Devices in the system are analyzed using all of the available attributes, or behaviors. Device groups are formed from any mixture of behaviors by assigning weights to each behavior on a device. If a device has a high proportion of a specific behavior, such as server-like behavior, it is assigned a higher weight for that behavior.

  • View Contributing Attributes to see which attributes contributed to the device grouping, and the confidence level (weight) that Splunk UBA has in creating this grouping. In this example, the group members share a high weight for server-like behavior and use of Windows applications, and a lower weight for sharing internal traffic.
  • View Non-contributing Attributes to see which attributes in the device grouping logic did not contribute to this specific device group, meaning that these behaviors were not observed in any of the devices in the group.

Splunk UBA refreshes the device peer groups weekly.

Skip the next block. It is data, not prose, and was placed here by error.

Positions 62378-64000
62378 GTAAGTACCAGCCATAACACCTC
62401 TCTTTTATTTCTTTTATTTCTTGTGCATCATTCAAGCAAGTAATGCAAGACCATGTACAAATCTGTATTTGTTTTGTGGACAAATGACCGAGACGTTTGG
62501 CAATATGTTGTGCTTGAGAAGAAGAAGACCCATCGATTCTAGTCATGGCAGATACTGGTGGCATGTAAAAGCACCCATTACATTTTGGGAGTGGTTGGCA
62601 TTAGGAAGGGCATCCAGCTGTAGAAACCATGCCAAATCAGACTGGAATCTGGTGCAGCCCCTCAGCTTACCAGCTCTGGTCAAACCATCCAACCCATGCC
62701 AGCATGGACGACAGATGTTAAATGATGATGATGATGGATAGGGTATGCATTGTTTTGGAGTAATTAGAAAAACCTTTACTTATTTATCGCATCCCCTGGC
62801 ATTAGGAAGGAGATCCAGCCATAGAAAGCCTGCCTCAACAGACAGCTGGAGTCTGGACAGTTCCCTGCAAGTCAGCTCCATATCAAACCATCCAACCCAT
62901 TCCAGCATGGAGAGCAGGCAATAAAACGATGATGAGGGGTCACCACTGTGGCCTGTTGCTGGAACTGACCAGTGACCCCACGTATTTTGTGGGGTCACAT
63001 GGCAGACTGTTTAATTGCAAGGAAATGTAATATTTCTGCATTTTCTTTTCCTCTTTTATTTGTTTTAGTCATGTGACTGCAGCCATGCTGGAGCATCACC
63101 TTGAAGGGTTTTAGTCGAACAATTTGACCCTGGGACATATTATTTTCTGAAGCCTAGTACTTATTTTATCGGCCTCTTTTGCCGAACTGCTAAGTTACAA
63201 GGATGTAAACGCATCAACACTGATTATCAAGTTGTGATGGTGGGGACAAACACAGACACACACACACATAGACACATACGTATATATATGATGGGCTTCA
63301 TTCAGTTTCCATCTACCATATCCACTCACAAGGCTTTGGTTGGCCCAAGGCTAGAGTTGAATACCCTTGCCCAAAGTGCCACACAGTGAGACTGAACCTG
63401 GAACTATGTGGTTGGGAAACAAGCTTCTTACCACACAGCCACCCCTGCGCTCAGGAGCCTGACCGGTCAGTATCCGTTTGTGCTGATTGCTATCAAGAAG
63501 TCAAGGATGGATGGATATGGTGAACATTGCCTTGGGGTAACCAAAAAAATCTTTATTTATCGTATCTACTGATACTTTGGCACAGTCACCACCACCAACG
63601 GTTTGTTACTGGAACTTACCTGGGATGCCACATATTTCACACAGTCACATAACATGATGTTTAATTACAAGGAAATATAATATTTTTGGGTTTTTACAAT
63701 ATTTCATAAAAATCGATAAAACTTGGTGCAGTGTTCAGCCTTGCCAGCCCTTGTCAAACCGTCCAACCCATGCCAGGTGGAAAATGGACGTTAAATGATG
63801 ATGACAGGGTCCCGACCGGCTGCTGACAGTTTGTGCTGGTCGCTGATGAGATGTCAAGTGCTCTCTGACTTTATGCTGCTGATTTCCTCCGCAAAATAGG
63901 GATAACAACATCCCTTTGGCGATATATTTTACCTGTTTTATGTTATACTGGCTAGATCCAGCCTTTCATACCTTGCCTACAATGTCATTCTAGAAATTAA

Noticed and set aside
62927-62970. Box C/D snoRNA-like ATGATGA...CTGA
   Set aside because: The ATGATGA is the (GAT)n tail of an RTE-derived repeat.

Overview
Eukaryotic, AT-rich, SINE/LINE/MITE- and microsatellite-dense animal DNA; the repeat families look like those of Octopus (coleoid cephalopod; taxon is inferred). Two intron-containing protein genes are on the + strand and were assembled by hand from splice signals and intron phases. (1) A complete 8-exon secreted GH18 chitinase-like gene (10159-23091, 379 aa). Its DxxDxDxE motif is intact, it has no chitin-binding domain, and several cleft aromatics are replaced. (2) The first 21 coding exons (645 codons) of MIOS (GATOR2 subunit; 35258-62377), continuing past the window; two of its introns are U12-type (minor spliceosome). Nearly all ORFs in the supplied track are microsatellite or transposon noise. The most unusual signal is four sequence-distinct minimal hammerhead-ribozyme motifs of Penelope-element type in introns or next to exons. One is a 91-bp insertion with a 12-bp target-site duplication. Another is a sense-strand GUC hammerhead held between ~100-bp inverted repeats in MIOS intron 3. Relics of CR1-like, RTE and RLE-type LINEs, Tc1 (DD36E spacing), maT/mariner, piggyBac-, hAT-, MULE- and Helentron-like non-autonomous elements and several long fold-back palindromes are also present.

View peer groups for a user or account

View the peer groups for a user on the User Accounts page. See User Accounts. View the peer groups for an account on the Peer Groups page. See Peer Groups.

View all user and account peer groups in your environment

To see all the user and account peer groups in your environment, select Explore > Users to open the users table, then click the Peer Groups icon on the left menu.

On the peer groups page you can view the number and size of peer groups identified by Splunk UBA in your environment.

The following types of peer groups are available: